A tool in the hands of Populists? The Role and Operation of Social Media by the BJP for Populism

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This paper tries to analyse the role of social media in the rise of Modi and how it is closely intertwined with ideas of political populism. It analyses various themes that surface over social media and the strategies used for political campaigning. It scrutinised the operation, the effects and themes that frequently emerge online and their potential role in helping the BJP. It tries to lay emphasis on the questions of whether social media helps populist gain and sustain support and if yes, how? Finally, it stresses on the challenges posed by new media to the Indian political landscape.


The last few years have witnessed major social and political changes. This generation has been marked by high speed communication, technology and connectivity. Along with globalisation, internet and social media, the idea that “the world has shrunk” has proliferated. At the same time, the past few decades have also been marked by certain political changes especially with a series of economic crisis witnessed globally. Populist parties, mostly radical right ones, have come to the forefront (Backes and Moreau, 2012).

Although the definition of political populism is contentious since it is contextual and manifests in various forms, most scholars define is as a “thin ideology”, one that is flexible and malleable to other forms (like nationalism) and is often marked by: popular sovereignty, corrupt elite, pure people and a threatening other. Right wing populism is also marked by a glorification of the motherland and community (Kriesi, 2014, Mudde, 2004 and Taggart 2004). Populism is also closely intertwined with media especially social media as demonstrated by an almost ubiquitous phenomenon from Trump’s Twitter presence, to La Pen’s digital prowess with an office and team devoted solely to social media while Alternative for Germany (AfD) boasts of its facebook following compared to the opposition.

India has not been left behind in catching up with this trend. With the BJP winning elections in 2014 and the rise of Narendra Modi, India commenced its own experiment with populism. The rise of Modi is interesting not only in terms of the global context it can be placed in or that it won by a clear majority of 282/ 543 seats in the Lok Sabha but also because the campaign was single handedly represented and dependent on the personality of it’s leader, Modi. Modi was not only omnipresent but he also saturated the public sphere with his campaign, it’s strategies varying from conventional poster to the newest technological trends (Jaffrelot, 2015).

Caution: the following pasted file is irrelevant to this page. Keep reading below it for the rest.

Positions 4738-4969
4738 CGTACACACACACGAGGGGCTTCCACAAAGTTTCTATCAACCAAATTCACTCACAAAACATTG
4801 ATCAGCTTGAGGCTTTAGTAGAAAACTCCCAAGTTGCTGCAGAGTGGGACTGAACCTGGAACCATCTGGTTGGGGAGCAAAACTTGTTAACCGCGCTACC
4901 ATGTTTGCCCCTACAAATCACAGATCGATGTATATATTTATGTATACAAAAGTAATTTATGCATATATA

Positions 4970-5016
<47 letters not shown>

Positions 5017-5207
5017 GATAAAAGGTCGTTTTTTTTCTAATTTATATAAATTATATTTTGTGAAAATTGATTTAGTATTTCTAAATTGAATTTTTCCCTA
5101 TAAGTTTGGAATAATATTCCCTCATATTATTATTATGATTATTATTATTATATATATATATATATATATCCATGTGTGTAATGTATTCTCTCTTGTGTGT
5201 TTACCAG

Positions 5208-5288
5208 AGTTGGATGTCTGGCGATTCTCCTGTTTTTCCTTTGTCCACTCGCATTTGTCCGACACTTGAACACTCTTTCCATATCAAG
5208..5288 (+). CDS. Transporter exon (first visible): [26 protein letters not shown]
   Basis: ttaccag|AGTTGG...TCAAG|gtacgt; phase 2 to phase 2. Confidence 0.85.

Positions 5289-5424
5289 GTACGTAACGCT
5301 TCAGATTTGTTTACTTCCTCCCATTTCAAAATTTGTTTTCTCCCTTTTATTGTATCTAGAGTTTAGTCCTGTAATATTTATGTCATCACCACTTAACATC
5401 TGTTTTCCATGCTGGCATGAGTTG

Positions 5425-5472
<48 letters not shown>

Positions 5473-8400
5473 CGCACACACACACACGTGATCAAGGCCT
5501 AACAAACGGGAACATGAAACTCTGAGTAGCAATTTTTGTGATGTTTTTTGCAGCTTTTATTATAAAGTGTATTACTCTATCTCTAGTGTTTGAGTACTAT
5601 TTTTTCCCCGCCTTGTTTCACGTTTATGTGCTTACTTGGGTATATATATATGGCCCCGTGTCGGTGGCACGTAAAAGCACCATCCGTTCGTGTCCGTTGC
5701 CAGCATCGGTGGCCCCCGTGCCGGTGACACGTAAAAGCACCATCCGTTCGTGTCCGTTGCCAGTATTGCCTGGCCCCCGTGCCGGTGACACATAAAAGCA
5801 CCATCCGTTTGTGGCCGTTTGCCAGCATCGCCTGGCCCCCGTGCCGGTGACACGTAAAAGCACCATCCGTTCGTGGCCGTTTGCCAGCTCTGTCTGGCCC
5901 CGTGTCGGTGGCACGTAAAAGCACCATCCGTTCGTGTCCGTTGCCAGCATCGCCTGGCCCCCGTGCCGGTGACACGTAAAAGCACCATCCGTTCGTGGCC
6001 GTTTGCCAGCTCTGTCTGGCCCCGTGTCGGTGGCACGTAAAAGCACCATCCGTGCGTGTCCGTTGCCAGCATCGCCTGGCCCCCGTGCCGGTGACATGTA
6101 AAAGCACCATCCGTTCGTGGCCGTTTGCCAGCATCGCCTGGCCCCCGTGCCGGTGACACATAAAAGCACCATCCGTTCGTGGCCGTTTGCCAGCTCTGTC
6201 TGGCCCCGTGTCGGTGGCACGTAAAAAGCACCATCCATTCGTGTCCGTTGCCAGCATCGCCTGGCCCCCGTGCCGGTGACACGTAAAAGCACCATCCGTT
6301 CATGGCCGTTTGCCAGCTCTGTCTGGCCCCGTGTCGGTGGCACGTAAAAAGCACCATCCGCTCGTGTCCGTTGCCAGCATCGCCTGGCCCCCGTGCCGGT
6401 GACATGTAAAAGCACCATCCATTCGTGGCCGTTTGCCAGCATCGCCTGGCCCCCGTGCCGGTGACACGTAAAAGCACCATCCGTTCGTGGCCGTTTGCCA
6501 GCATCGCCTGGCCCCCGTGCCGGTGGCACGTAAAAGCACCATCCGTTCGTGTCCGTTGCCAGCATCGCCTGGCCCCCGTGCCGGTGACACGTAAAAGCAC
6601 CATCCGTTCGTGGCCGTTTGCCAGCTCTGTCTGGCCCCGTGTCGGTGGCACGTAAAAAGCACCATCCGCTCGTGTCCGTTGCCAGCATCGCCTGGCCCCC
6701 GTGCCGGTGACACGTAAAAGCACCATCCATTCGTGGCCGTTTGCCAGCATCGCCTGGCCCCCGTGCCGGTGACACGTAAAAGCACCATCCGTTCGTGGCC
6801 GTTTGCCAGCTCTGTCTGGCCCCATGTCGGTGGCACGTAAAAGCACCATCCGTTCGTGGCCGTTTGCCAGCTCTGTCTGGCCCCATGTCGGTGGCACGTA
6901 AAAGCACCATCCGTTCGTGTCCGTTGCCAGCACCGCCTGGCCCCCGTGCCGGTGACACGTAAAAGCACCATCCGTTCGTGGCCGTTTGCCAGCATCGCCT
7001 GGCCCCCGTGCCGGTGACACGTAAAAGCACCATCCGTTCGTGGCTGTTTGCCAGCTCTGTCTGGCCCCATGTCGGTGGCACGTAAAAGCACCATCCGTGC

This paper tries to analyse the role of social media in the rise of Modi and how it is closely intertwined with ideas of political populism. This paper in no capacity desires to attribute the rise of populism solely to social media and recognises the innumerable forces at play; rather it aims to analyse the close relationship between the two. Many scholars (Chako, 2018; Chakrabarty, 2015) have argued Modi’s relationship with issues of citizenship, purity and hindutva, along with campaign reflect on right wing populist underpinnings.

The key themes that are brought out are recomposition of the leader-citizens, a recomposition of the idea of the leader as a god like figure, use of new tools, strategies, narratives and rhetoric and how they are juxtaposed with theories of what composes political populism.

Communicative Strategies of Populists

Scholars have different approaches of what comprises as populism. It involves unmediated and direct communication between the leader and the people, creating popular consent for anti democratic authority exercised by the leader (Sinha, 2017). Populist, according to Mazzoleni (2007), have a media-genic aura and specific speaking skills that include very emotional and provocative speeches. They are often associated and marketed using slogans which leads to a propagation of their agenda to create an emotional identification with the masses who eventually feel connected to their leader.

Populism often relies on other ‘thin ideologies’ that gather large sections of people from different background to work towards a common agenda. They exploit the concept of “personal action frames” (Bennett & Segerberg, 2012) that is often used to create a collective identity which can also distributed on social media.